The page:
A New Canadian Dynamism? from Multiculturalism and Diversity to History and Core Values

By Blake, Raymond B. | British Journal of Canadian Studies, January 1, 2013 | Go to article overview

A New Canadian Dynamism? from Multiculturalism and Diversity to History and Core Values


Blake, Raymond B., British Journal of Canadian Studies


This article examines how Canada's new citizenship study guide might be considered a fundamental shiftin Canadian citizenship from one emphasising multiculturalism, rights and diversity to one that encourages the integration of newcomers into Canadian society. It contends that the new approach to Canadian citizenship is part of a wider integrationist agenda sweeping much of Europe and settler-countries such as the United States and Australia. While the integrationist approach in the new citizenship study guide does not explicitly reject multiculturalism, rights and diversity, it promotes a greater commitment to a common set of core values rooted in Canada's history and heritage which might be described as a process of liberal assimilationism. The new agenda does not attempt to construct a religious, cultural or ethnically defined Canadian identity; it attempts to construct a shared citizenship within an increasingly diverse Canadian community.

Keywords: Stephen Harper, Prime Minister, Canada, national identity, citizenship, multiculturalism

Political assassinations are, fortunately, rare in Canada. There have been only two. The first was Irish-born Canadian Member of Parliament, Thomas D'Arcy McGee who, on the early morning of 7 April 1868, was shot dead by fellow Irishman Patrick James Whelan, a suspected member of the Fenian Brotherhood. The second occurred in 1970, when revolutionaries in the Front de Libération du Québec (FLQ) kidnapped and assassinated Pierre Laporte, the Minister of Labour, in their pursuit of an independent Quebec. So, when Canadian newspapers carried reports in late April 2010 of a Facebook page calling for the assassination of Ujjal Dosanjh, a former premier of British Columbia and, at the time, a Member of Parliament, Canadians, were, not surprisingly, appalled.1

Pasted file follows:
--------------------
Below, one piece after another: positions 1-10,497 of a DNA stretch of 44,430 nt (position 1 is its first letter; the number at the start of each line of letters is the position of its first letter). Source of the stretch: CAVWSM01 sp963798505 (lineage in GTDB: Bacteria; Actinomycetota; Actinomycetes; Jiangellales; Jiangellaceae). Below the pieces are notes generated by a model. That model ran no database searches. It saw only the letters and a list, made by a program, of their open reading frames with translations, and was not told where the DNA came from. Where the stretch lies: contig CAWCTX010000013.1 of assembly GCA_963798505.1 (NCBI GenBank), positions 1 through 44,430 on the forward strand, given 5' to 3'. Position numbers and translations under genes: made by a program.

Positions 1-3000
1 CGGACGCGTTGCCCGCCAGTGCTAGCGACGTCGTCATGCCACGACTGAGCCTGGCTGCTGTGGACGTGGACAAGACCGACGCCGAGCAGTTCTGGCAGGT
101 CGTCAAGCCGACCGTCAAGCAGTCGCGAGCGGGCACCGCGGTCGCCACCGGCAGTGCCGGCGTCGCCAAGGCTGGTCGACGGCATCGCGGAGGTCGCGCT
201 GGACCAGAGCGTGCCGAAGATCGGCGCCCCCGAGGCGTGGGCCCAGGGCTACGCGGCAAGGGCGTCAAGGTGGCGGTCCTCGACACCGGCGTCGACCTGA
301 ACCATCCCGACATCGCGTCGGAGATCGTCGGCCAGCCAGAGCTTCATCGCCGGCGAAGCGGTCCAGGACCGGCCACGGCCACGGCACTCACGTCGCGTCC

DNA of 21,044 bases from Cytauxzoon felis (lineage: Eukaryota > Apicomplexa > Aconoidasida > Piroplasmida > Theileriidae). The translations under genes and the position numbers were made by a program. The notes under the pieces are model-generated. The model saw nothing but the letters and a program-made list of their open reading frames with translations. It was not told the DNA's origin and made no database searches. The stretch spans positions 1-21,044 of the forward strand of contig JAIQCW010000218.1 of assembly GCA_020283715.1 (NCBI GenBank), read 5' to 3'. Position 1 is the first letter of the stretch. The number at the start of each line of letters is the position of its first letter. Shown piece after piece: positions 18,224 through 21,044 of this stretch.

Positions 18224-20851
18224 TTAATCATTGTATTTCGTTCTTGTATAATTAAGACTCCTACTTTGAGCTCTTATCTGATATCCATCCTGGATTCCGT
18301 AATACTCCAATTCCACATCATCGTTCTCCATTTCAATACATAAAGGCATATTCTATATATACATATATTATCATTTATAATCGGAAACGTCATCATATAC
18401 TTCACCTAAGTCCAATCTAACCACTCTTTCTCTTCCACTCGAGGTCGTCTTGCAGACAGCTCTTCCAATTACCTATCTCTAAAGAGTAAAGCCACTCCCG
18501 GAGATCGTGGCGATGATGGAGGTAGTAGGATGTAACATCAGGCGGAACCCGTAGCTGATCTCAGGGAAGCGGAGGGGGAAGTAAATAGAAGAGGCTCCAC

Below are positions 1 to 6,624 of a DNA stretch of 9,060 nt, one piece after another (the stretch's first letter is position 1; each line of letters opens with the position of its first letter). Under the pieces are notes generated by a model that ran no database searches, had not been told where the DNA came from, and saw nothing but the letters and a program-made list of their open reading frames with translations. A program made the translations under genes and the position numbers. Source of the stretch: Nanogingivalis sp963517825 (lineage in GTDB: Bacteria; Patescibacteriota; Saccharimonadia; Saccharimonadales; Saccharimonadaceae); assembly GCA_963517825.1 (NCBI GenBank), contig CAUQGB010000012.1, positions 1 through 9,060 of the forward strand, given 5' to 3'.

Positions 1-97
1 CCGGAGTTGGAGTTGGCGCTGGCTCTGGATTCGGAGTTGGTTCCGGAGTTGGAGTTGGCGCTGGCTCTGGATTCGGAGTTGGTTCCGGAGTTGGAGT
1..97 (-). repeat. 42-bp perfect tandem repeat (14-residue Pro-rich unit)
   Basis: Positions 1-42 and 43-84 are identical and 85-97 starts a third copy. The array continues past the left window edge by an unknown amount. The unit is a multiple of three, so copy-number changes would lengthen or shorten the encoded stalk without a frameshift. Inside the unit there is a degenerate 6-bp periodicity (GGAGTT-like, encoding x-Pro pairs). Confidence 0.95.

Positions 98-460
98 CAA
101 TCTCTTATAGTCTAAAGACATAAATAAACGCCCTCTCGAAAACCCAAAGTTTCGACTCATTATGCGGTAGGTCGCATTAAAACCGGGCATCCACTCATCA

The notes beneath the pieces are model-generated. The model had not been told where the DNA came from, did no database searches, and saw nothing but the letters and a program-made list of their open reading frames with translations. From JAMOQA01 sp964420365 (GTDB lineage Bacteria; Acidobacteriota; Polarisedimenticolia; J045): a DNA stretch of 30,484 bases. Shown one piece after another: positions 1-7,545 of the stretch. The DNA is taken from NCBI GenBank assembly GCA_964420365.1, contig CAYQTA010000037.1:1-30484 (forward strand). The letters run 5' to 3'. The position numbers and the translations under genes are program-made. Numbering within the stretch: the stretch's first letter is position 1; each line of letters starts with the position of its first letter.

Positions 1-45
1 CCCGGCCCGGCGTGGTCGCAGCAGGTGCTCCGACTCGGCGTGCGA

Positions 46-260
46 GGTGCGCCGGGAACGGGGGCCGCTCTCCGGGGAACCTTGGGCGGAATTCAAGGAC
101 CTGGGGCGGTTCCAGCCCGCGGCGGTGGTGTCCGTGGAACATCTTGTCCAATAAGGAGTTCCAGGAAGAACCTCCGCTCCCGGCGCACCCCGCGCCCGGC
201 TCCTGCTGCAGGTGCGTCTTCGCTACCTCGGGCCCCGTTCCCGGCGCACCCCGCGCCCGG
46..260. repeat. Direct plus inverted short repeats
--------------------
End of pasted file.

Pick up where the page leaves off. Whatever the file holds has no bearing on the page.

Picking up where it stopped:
What had Dosanjh done to warrant a threat on his life? He had for years condemned extremism and violence within the Canadian Sikh community in its struggle for an independent Punjab region of India, where he and many other Canadians had been born. For his outspoken views, he was severely beaten in 1985 and later, while a member of the BC Legislature, his constituency office was vandalised and a Molotov cocktail leftburning on his desk. Just two days before the death threat against him, Dosanjh had told the Globe and Mail that Canadian multiculturalism 'has allowed extremism to take root in Sikh and other ethnic communities'. He blamed what he described as 'politically correct' Canadians who encourage a polite brand of multiculturalism in the name of diversity for giving extremists the space to nurture old grudges brought from their homelands. Further, he contended, Canada has allowed the idea of multiculturalism to become so distorted that 'anything anyone believes - no matter how ridiculous and outrageous it might be - is okay and acceptable in the name of diversity'. In the pursuit of multiculturalism and diversity, he lamented, Canada has failed to instil its core values in its newcomers.2

The Dosanjh incident was not an isolated one. There have many others that have had Canadians wondering about the impact of multiculturalism. In Montreal, Hasidic Jewish leaders asked the YMCA to frost its windows to prevent young Hasid men from gazing upon women working out in the gym. Controversy has interrupted over girls wearing the hijab while playing organised soccer; Quebec has proposed a law to ban niqabs for those seeking public services; expectant fathers have been asked to leave pre-natal classes because women from certain ethnic groups object to their presence; pork has been removed from the menus of sugar-shacks in Quebec; religious schools have been torched and vandalised; violence between various ethnic groups on university campuses have become all too commonplace; and so-called honour killings of Muslim teenagers have taken place, such as the case of Aqsa Parvez in which her brother and father were convicted of her murder in June 2010 because she refused to abide by the family's strict traditional customs. …

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